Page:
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NASA astronaut Anne McClain at Nerd Night Seattle
NASA astronaut Anne McClain takes the stage at Nerd Nite Seattle. (GeekWire Photo / Chelsey Ballarte)

The High Dive is known for drawing crowds into the local music scene, but this week, music wasn’t what drew nearly 200 people to the venue – it was NASA.

Nerd Nite Seattle is a monthly gathering at the bar in the city’s Fremont neighborhood, featuring beer, tasty Mexican food, science talks and, of course, nerdy Seattleites. Tuesday night’s event drew in plenty of the regulars, plus an assortment of first-timers.

One of the first-timers was NASA astronaut Anne McClain. She mingled with the crowd, and then got on stage to speak about her rigorous astronaut training, share hilarious stories about other members of her astronaut class, and reflect on how growing up in Washington state made her want to go to space.

“I decided when I was about 3 years old, the first time I told my mom I wanted to be an astronaut,” said McClain, who is now 37. “Luckily she is a bit of a nerd herself, and so she really fostered that.”

Young McClain and her family (who came out to support her at Nerd Nite) were frequent visitors to the Pacific Science Center. They also went to the Space Needle, where McClain played pretend-astronaut.

“I remember riding the Space Needle and going up in the elevator and being scared, but thinking, ‘This is going to be like going up a launch tower,’ and so I would sit there and try to face that fear,” she said.


Nerd Nite crowd at High Dive
Almost 200 people turned out for Nerd Night’s NASA event at the High Dive in Seattle’s Fremont neighborhood. (GeekWire Photo / Chelsey Ballarte)

McClain followed up on her childhood dream by attending West Point and becoming an Army major, helicopter pilot and flight instructor. In 2013, she won a spot in NASA’s most recent class of astronaut candidates.

She’s still waiting for her first spaceflight assignment, but in the meantime, she’s playing a role in the development and testing of future spaceships.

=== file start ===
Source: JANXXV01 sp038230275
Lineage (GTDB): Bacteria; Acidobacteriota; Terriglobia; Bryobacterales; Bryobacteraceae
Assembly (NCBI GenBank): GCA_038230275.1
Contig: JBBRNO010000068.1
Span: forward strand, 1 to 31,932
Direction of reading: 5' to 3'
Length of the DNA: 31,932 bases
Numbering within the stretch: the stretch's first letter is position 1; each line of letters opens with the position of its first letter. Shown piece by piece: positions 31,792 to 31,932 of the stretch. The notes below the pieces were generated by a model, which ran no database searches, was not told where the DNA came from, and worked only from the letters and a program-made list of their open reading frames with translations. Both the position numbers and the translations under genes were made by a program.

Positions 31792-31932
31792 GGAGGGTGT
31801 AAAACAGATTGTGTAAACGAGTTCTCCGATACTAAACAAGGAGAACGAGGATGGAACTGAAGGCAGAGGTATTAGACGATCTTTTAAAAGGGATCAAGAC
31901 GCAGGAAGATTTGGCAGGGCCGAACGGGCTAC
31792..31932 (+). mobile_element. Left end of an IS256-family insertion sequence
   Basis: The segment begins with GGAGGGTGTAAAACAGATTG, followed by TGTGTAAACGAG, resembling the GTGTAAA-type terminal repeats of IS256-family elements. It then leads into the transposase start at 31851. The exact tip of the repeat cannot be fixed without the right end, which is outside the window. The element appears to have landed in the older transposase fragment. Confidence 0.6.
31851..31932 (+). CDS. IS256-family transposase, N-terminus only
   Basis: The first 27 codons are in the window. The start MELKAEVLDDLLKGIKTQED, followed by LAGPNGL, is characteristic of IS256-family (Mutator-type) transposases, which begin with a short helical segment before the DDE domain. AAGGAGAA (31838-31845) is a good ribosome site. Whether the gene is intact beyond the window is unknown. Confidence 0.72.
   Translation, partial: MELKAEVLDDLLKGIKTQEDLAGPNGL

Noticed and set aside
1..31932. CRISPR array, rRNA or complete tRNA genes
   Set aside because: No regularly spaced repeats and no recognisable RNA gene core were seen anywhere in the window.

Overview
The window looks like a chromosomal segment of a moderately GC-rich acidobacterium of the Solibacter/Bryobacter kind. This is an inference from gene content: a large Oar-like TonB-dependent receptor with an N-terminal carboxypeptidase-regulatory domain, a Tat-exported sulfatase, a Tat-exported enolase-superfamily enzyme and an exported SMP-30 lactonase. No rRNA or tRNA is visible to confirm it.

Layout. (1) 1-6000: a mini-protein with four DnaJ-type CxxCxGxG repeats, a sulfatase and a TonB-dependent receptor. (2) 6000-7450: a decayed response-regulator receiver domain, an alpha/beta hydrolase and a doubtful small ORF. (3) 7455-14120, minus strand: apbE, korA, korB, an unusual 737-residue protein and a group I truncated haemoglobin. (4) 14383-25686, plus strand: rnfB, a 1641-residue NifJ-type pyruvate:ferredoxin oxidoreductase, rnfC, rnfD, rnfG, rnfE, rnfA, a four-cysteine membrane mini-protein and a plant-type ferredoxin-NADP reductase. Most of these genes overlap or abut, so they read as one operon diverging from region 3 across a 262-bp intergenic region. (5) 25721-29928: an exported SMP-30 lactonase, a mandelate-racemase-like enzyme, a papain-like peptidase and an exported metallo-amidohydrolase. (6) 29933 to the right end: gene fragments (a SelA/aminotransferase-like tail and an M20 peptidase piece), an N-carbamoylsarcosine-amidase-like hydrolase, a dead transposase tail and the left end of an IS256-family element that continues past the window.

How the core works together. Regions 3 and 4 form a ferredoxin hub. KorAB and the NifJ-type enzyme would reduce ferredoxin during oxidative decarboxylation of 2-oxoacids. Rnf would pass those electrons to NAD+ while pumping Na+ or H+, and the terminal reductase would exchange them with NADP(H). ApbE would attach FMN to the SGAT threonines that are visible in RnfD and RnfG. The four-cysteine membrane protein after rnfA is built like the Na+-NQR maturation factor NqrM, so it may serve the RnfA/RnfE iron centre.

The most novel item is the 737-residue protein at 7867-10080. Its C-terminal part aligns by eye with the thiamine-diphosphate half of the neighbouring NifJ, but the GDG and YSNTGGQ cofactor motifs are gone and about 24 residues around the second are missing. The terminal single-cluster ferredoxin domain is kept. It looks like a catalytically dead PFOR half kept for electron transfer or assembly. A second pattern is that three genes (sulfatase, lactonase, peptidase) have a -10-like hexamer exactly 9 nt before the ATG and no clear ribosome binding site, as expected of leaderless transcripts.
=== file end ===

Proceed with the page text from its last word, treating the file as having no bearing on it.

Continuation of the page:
This week may have marked the first time the denizens of Nerd Nite Seattle hosted an astronaut, but it wasn’t the first time they’ve gathered to talk about space. Nerd Nite volunteer Jenny Haaland said they’ve hosted talks about planets and other space topics before. One Star Wars night in particular got very intense.

Nerd Nite’s quirkiness is a big part of its appeal. Haaland said she loves finding out what people are passionate about, and taking in the night’s nerdy atmosphere.

“Bars tend to be very insular, and Nerd Nite just isn’t,” she said. “People are willing to turn to one another and say, ‘Well, what did you think about that?’ and talk about what we just heard.”

Nerd Nite does bring in some families – but a large pool of attendees are in their early careers, typically working at tech firms such as Amazon and Boeing. Amazon software development engineer Michael Li said he enjoys coming because it’s a refreshing break after a long day’s work.

Fremont Rocket
What better place for a NASA-focused Nerd Nite than Seattle’s Fremont neighborhood — self-proclaimed Center of the Universe and home to the towering Fremont Rocket. (GeekWire Photo / Kurt Schlosser)

McClain’s Seattle visit was part of a NASA tour program known as Destination Station, which sends astronauts, researchers and outreach specialists to cities across the country. The Destination Station team also checks in with local companies to spread the word about commercial opportunities in space.

During this week’s stopover, the team visited Amazon billionaire Jeff Bezos’ Blue Origin rocket venture, Microsoft and Starbucks. Among the topics that came up at Starbucks were the challenges of managing product shelf life and brewing coffee in zero-G, said Pete Hasbrook, an associate program scientist for the International Space Station program.

Tuesday’s Nerd Nite ended with an inspiring video about the space station and its crew, plus a round of audience questions that sparked a conversation about leadership in space.

Inspiring the nerd crowd may not have been the only thing on McClain’s schedule, but being at the High Dive and reconnecting with her childhood memories were definitely among the highlights.

“I still feel inside like a little kid from Spokane with a dream,” she said. “My heart would race when I went to Pacific Science Center because I would pretend to be an astronaut, and now I get to come back and give back to the community that I think compelled me to where I am.”

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